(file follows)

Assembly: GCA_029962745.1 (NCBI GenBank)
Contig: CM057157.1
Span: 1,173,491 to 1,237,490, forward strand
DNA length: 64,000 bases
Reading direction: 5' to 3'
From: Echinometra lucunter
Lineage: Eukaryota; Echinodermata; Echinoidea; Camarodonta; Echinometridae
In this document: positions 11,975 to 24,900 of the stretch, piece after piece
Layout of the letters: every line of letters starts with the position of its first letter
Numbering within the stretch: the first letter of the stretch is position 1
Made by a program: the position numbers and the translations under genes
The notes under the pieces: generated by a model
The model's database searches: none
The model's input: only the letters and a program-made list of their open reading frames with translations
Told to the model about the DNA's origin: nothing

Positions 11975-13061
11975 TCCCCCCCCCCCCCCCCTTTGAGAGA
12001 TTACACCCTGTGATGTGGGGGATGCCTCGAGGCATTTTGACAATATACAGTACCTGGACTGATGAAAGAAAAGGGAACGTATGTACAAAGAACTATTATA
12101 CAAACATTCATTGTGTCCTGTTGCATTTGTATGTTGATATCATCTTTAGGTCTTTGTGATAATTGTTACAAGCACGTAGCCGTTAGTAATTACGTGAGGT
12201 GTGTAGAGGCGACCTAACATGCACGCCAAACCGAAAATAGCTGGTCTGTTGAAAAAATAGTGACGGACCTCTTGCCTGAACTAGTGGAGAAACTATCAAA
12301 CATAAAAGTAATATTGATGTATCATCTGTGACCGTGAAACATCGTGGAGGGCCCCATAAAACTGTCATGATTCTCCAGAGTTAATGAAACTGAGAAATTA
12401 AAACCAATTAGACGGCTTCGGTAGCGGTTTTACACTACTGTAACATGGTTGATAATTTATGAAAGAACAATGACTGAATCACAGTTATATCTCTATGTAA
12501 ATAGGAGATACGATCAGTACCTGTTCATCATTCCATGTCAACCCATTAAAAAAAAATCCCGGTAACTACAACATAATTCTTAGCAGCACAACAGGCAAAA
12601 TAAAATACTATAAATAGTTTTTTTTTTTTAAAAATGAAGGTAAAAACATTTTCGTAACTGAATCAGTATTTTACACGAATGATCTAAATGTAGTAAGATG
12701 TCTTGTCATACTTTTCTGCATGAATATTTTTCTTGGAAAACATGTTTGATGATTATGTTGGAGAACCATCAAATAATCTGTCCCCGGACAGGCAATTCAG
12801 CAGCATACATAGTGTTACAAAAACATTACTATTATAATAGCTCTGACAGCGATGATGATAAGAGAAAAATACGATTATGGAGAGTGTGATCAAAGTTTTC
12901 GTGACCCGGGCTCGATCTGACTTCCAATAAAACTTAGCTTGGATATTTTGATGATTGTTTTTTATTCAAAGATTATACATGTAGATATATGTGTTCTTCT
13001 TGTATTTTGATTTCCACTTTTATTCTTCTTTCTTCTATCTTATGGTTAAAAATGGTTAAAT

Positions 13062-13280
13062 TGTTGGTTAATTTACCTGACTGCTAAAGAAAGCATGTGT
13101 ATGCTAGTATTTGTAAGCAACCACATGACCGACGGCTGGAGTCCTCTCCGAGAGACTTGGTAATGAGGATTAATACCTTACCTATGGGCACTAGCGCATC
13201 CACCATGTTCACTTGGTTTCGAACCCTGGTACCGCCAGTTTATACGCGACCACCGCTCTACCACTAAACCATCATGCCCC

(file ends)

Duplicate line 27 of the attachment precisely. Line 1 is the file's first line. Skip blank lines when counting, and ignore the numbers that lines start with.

12901 GTGACCCGGGCTCGATCTGACTTCCAATAAAACTTAGCTTGGATATTTTGATGATTGTTTTTTATTCAAAGATTATACATGTAGATATATGTGTTCTTCT